Your multi location business could benefit by bonding individual wide area network circuits together in three ways:
- It can increase bandwidth and speed throughout your MPLS WAN.
- It can minimize the impact of an outage that one of your providers might occasionally suffer.
- If bonding is done correctly, it can save you money.
My favorite solution provider that aggregates and integrates all carriers to allow entities with multiple locations with a nationwide network solutions is Bandwave Systems. This is an (unpaid) overview on the process and how you can achieve some of the benefits they provide.
What is Circuit Bonding?
Bonding uses an appliance that lets you combine the individual throughput capacity of several circuits into a single circuit. For instance, you might have a DSL connection running 3 Mbps up and 1 Mbps down that you want to connect with a wireless connection running at 3 up and 1 down. The resulting bonding would give you a pipe that’s capable of 6 Mbps for uploads and 2 Mbps for downloads. If you’re using VoIP or passing rich media between office locations, bonding can offer you the throughput you need at modest cost.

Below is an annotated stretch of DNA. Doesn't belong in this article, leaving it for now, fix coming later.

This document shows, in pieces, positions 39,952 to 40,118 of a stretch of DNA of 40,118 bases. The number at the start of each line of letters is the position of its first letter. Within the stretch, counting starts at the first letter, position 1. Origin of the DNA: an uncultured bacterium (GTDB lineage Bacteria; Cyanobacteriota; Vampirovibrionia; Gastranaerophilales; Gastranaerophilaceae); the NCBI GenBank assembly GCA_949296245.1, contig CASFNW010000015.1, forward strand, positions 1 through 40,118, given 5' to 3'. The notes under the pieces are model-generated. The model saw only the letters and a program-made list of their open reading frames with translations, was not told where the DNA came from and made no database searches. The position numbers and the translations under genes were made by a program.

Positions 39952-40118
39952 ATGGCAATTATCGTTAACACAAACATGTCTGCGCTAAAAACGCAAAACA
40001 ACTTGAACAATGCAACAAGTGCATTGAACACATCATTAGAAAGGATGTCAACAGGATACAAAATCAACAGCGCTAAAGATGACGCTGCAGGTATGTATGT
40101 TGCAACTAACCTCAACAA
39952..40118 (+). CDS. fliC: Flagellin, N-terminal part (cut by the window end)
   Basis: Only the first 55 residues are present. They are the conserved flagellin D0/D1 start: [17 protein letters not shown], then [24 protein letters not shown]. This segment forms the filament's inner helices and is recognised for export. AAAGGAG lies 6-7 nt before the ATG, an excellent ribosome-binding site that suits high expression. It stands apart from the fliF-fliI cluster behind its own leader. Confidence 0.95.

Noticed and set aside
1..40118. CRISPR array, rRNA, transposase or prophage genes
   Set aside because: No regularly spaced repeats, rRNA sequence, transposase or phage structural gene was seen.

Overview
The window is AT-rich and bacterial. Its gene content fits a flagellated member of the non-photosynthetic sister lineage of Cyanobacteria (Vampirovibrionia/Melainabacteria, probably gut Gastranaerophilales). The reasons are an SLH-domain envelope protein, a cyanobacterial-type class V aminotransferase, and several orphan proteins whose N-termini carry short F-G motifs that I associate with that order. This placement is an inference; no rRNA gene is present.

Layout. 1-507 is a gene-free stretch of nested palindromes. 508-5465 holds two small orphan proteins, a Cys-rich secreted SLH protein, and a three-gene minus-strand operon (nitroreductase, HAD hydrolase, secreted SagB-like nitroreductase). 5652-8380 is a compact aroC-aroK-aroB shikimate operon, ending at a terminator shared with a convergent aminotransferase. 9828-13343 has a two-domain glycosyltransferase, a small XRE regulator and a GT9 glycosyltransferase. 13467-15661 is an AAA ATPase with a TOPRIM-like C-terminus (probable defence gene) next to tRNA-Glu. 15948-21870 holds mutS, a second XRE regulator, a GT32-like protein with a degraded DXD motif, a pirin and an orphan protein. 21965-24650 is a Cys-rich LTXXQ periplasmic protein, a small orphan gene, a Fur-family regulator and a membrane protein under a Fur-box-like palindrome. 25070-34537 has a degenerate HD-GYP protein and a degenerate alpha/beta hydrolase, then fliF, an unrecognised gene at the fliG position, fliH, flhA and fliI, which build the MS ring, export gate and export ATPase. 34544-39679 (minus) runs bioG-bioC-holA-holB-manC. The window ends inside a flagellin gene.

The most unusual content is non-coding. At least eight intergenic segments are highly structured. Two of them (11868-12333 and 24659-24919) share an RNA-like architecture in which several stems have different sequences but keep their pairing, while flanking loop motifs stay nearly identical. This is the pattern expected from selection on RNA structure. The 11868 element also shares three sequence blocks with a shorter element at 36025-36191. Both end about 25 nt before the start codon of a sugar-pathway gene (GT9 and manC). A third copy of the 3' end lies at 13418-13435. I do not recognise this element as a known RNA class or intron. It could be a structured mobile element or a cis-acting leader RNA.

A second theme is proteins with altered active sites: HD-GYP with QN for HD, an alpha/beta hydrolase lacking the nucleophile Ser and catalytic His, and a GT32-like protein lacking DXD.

Click here to see a glossary of terms.
With the much higher speed rating of coax and fiber, you can also see how bonding can give you tremendous flexibility in building the throughput you need for different kinds of traffic that each needs its own specific quality of service handling.
First, Bandwave is an aggregator that works with all the national (and many regional) companies that provide cable, fiber, DSL and wireless. Bandwave handles multi-provider wide area networks for businesses like yours and offers a single point of contact for technical support, network management, invoicing and billing, and related services. Bandwave also provides the “last mile” connectivity you might need when you open a new location.
Because the company works with so many carriers, they’re familiar with the geographic footprint of each, as well as the rates each carrier charges. They’re in an ideal position to help you get the greatest bandwidth at the lowest price.
Further, they can help you increase the resilience of your WAN by recommending which circuits to bond from different vendors so you achieve carrier redundancy. For example, if you bond, say, a cable circuit from AT&T with a 4G LTE circuit from Verizon, you’ll survive an outage from either of them. That’s a far different approach than days gone by when a carrier bonded two T1 lines together, and then charged you twice as much. This major carrier alternative takes a carrier-agnostic approach.
Finally, I’ve found that Bandwave always puts their client in the driver’s seat. Sitting down for a technical consultation, you explain what you need to accomplish. Bandwave experts look at many options, then give you at least one solution, and oftentimes many possible approaches to solving the problem.